The Orlando Magic waived reserve big man Solomon Jones after the team's 110-94 loss to the Miami Heat on Saturday night.

Waiving Jones, coupled with the decision to waive Hedo Turkoglu on Friday, leaves the Magic's roster at 13 players and gives the Magic some additional roster flexibility. (An NBA team may carry a maximum of 15 players on its roster.)

Jones' salary for the season was $1,186,459, but it was fully unguaranteed. If the Magic had kept him beyond the close of business on Jan. 7, his entire salary would've become guaranteed.

But finances did not factor into the team's decision.

The collective bargaining agreement between the league and the players contains a rule that encourages teams to sign veteran players with three or more years of experience; because of that rule, if the Magic had kept Jones beyond Jan. 7, the team would've paid him only $884,293 while a league-wide fund would've paid the remaining $302,166 of his salary.

Jones grew up in the Orlando suburb of Mount Dora and graduated from Mount Dora High.

He appeared in 11 games this season for the Magic.

Memories of Turk
Of all the people inside Amway Center on Saturday night, perhaps no one understands Turkoglu's value as a teammate better than Magic point guard Jameer Nelson and Heat forward Rashard Lewis.

Turkoglu, Nelson, Lewis and Dwight Howard formed the Magic's nucleus during the latter half of last decade, and the Magic's starting frontcourt of Turkoglu at small forward, Lewis at power forward and Howard at center created matchup headaches for opponents.

The Magic's decision to waive Turkoglu on Friday left Nelson and Lewis a bit nostalgic as tipoff approached Saturday between the Magic and the Heat.

“He just had a all-around game that was hard to guard,” Lewis said. “It created a lot of problems, and it really helped us get to that next level.”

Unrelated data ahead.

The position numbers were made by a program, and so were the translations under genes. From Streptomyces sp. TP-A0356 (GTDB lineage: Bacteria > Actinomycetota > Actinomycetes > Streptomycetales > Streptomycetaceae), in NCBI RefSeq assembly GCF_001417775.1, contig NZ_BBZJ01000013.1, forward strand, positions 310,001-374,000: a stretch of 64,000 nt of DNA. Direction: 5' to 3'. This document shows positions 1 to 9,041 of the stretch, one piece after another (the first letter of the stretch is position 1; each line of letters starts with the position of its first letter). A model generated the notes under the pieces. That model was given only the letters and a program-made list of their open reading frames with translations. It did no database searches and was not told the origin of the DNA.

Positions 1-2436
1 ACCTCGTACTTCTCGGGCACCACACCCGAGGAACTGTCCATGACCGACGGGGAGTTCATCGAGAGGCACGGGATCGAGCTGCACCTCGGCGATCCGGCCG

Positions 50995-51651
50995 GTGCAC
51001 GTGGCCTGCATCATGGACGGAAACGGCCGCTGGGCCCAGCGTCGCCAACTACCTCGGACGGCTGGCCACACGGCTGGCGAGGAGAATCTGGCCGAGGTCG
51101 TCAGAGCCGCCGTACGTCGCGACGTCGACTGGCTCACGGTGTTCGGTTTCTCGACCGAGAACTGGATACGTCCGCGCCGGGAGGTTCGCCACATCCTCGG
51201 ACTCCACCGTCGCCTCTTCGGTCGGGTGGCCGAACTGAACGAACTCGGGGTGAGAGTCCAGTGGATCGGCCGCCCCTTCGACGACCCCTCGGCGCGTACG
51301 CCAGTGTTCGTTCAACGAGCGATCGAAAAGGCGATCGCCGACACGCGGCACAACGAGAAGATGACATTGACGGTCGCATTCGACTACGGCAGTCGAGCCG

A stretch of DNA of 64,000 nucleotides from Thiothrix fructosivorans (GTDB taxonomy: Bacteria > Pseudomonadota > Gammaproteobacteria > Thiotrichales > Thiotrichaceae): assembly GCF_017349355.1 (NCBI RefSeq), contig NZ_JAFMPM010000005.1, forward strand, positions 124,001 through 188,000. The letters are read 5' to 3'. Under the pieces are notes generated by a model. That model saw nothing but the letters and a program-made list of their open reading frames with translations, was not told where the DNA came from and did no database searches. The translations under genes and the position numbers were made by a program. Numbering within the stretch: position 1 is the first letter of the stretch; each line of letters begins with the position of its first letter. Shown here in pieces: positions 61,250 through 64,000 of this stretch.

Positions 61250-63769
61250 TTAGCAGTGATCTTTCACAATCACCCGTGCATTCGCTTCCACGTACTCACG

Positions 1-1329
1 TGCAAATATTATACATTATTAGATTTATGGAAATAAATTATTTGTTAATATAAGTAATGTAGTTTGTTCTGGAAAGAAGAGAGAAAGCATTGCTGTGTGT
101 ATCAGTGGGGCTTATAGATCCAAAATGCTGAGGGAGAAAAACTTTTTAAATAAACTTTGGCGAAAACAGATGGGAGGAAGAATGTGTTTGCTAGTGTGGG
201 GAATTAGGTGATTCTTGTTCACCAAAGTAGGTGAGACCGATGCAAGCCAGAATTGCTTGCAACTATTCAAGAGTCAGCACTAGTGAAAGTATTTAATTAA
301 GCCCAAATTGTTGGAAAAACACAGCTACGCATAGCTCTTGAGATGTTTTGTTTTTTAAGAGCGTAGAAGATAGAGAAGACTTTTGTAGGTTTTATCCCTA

Turkoglu appeared in 497 regular-season games for the Magic and played a key role in the team’s run to the 2009 NBA Finals.

“He brought a lot to the team on and off the court,” Nelson said. “He was a great person, and obviously has done a lot of great things for the organization. He’s one that, I think, should go down in history here in the Magic organization.”

It seems everyone who’s been around the Magic for a while has a story to tell about Turkoglu. The memories revolve around Turkoglu’s quirks and how Turkoglu managed to raise his game at key times during the 2009 playoffs.

“He’s most definitely a funny guy,” Lewis said, a smile on his face. “Sometimes you’ve got to kick Turk in the butt to get him going. Sometimes he gets a little lazy. But when it was gametime and when it really counted, that’s when he really rose to the occasion and stepped his game up.”

Turkoglu’s accent and husky voice still prompt some laughs.

“I still don’t understand when I talk to him,” Nelson said. “I just talk to him over text.”

"Painful lesson"
Magic coach Jacque Vaughn said that Tuesday night's 87-81 overtime loss in Cleveland remains painful, but he thinks the experience will help the team in the future.

The Magic led the Cavs 78-68 with 1:21 left in regulation and 79-72 with 14.0 seconds left in regulation.

Vaughn said he and his coaching staff are talking with their players on how they can improve in the future.